The Banyang people who speak the Kenyang Language, live in a dense forest in the southwest of Cameroon , in large villages along the main roads from Cameroon to Nigeria . During the rainy season, these roads are often impassable. There are about 65,000 Kenyang speaking people living in this 50-square-mile area including 54 villages. Maybe as many as 30,000 speakers live outside the Kenyang area.
Most villages have churches of various denominations. Missions have functioned in the Kenyang area since around 1900. Because the Scriptures have never been translated into Kenyang, many people follow a form of Christianity, but are still tied to traditional practices of sacrifices and appeasement. They are yet to comprehended the freedom they can have through Christ?s atoning sacrifice for their sins.
Just the same, the Banyang people have demonstrated an unusual degree of motivation and commitment to the development of their language. Many of the villages created schools for teaching Kenyang literacy. They also offered land to CABTAL to aid in the funding and support of literacy program development.
The Banyang people participate in some trading with both the Nigerian and Cameroonian markets, however, the majority are subsistence farmers challenged to earn enough money to meet basic necessities. Land is abundant, but not fertile. Thankfully, recent efforts at agricultural research have opened up new possibilities. CABTAL hopes to promote these new agricultural ideas by printing literature about new technologies. CABTAL entered the project in 1993, and the projected finish date is 2007.
SIL personnel conducted a linguistic survey of neighboring dialects and began promoting the idea of literacy in Kenyang in 1982. They developed a phonology, and in 1986 local leaders organized the Society for Kenyang Literature (SKL). They and SIL finalized the Kenyang phonology and orthography in 1989, and began producing literacy materials and portions of the New Testament. CABTAL took over the project in 1993. Six hortatory texts were collected, transcribed and interlinearised for use in a Hortatory discourse workshop in February 2004.
In addition to Primers 1 and 2, we are producing a yearly Dairy with Bible readings for each day, and a newssheet is being produced from time to time. The Kenyang Cultural Calendar, The Kenyang Proverbs and The Kenyang Song Book, and 800 posters of selected verses have been selling like hotcakes. The reading and writing book has been reprinted, and we are printing new texts for Sunday readings. Some of these were funded by local contributions.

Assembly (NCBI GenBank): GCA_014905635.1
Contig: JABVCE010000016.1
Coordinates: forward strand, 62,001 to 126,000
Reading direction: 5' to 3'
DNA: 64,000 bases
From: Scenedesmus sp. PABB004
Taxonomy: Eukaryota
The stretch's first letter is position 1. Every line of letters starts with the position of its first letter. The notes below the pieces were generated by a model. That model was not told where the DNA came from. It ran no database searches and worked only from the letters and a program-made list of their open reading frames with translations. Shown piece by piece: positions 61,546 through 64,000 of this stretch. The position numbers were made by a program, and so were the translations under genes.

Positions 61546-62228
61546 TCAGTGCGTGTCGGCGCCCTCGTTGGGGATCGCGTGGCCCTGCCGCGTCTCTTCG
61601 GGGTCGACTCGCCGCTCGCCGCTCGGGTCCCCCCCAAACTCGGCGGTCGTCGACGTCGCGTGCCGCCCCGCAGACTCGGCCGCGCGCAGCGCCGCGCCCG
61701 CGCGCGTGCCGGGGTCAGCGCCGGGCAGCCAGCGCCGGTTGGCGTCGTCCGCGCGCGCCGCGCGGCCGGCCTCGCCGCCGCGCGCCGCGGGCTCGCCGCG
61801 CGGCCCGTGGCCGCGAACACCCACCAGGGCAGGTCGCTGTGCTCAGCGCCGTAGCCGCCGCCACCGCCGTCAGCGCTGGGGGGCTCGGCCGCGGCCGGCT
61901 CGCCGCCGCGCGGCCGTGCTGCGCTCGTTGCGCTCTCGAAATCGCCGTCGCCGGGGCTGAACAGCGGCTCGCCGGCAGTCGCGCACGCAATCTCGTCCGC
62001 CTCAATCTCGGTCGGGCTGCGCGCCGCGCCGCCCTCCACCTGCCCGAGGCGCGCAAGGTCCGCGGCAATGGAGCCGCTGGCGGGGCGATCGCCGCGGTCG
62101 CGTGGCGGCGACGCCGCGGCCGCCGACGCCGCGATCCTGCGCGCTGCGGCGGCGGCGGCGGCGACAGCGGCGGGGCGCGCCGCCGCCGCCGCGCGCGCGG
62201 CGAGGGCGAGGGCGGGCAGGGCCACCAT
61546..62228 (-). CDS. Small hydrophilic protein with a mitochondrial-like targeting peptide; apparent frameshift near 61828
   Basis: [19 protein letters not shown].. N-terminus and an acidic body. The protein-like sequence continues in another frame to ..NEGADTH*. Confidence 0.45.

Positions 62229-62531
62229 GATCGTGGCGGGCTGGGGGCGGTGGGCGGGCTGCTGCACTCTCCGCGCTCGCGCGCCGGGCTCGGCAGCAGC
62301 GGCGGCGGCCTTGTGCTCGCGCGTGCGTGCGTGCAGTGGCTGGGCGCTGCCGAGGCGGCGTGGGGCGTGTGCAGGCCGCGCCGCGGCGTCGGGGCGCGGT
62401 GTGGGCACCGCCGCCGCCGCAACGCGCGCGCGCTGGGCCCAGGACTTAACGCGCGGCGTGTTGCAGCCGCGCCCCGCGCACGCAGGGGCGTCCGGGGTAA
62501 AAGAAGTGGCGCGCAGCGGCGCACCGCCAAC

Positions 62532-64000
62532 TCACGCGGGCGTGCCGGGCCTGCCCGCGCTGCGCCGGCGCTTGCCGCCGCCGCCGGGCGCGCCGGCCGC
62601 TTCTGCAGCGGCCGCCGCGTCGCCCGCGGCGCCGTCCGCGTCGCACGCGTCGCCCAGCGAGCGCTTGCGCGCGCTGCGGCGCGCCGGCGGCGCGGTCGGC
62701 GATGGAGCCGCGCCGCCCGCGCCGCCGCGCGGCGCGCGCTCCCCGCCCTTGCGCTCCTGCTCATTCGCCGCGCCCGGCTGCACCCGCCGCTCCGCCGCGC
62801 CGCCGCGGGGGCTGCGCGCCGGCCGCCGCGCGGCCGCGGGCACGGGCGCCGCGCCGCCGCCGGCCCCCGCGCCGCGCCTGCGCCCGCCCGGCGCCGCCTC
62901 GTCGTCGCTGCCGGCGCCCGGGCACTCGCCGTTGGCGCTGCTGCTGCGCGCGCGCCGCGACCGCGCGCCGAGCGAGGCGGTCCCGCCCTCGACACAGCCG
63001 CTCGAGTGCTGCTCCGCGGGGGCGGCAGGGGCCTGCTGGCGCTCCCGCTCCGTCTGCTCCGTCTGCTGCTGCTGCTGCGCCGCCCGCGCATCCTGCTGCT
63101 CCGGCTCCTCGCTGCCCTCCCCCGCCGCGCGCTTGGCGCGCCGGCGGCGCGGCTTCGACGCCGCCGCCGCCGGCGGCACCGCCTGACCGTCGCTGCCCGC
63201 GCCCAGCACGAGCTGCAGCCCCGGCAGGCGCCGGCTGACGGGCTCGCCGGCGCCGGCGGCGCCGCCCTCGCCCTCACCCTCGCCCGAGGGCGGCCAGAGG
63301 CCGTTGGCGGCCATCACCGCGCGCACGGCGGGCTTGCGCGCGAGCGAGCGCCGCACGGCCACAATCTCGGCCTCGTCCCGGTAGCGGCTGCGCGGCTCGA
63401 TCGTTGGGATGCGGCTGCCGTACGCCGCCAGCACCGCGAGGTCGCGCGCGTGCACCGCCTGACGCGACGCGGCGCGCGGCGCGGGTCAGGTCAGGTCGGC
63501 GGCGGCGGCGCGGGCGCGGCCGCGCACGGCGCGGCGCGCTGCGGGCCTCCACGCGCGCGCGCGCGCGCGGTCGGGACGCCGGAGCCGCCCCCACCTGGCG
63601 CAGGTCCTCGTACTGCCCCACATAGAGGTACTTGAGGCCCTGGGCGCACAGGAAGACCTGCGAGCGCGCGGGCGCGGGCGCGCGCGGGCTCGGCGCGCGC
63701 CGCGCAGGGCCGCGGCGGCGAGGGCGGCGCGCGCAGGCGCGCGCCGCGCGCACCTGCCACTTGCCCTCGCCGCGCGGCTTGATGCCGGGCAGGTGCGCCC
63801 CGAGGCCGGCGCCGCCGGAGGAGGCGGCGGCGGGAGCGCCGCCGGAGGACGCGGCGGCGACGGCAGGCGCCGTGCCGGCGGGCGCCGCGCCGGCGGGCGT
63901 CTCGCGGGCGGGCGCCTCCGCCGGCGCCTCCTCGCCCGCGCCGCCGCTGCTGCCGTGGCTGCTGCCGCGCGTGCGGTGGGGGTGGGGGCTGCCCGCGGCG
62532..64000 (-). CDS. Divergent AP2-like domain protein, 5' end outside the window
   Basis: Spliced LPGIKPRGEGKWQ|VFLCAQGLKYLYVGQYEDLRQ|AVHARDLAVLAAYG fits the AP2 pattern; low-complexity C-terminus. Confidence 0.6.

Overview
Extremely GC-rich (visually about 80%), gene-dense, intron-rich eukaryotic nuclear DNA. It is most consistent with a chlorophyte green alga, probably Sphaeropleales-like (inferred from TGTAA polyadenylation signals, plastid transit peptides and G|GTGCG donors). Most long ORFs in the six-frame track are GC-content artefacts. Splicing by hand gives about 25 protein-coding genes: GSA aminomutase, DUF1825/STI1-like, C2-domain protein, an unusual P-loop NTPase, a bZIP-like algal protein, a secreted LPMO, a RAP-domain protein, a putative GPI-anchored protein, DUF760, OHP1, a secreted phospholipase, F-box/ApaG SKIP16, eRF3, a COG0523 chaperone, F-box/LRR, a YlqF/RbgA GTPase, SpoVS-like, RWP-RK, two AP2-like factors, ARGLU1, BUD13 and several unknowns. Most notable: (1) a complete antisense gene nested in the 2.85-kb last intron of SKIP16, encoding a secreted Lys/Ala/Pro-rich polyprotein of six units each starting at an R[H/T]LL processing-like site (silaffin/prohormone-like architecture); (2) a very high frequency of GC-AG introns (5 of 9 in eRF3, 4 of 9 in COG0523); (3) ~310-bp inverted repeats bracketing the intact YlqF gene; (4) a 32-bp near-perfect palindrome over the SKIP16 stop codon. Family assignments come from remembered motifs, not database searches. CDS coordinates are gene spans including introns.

During 2004 the Kenyang Literacy Program maintained teaching in eight schools and extended to three more: Tinto, Ndekwai, Tali. A Literacy Teachers? Refresher Course was given in October which included four new teachers who had not yet been trained, but were ready to begin teaching where there were no teachers. Six churches have classes meeting regularly where they are using Bible studies prepared by the Ejagham team.
This project is experiencing a smooth progress in the area of literacy as there is a new strategy that has been set up to encourage the literacy teachers.
Informal teaching has been done in eight schools and there have been a number of intensive, short courses in various villages. SU classes have been held at the Methodist Churches in Sumbe, Defang and Akiriba. Efforts are under way to have greater participation in the several churches.
Pastor Tarh and Tabi Cyprian traveled to Lome , Togo , for the Chronological Bible Storying seminar. This teaching method starts with the creation and follows the blood line of redemption through all the Old Testament stories, finally ending with the resurrection of the Lamb of God who takes away the sin of the world.
Classes were attended at Bamenda including TPC I and computer training in the Center for the Manyu languages. Courses were given to provide publications which supplement the literacy program. A Writers? Workshop was given in September followed by a Publications Workshop in November.
In summary, during the last quarter of 2004 the consultant checked Matthew chapters 13-21 and the first half of I Corinthians; the back translation of the second half of I Corinthians is nearly complete; the translation team checked the last half of John; and Galatians has been drafted.
Pray that the Lord may help us to succeed in accomplishing our objectives for 2005.
Thank God for new insights gained from chronological Bible Storying.
Pray for the possibility of using the rural radio to broadcast Scriptures in Kenyang.
Thank God for our donors and pray for the Lord to bless them richly.
Pray for a good laptop for the project.
Pray that the Lord will provide a generator for the Center for the Manyu Languages.
Pray for the village communities to provide support for those who are teaching Kenyang in the schools.
?Ekirikak abhiki rop ebhe ndem,? is a Kenyang proverb which says that it is not without a cause that the gorilla has remained in the forest.? What this means is that a person cannot be isolated, hated, punished or treated abnormally. However, that may be by members of his family, friends, village, and so on without any cause whatsoever. In fact, our people generally call any person who does not behave well following the standards of the society, ?ekirikak.? We are people of the forest region and our people know that the gorilla very much looks like a human, but cannot behave like a human being.
Last modified: 2009-01-21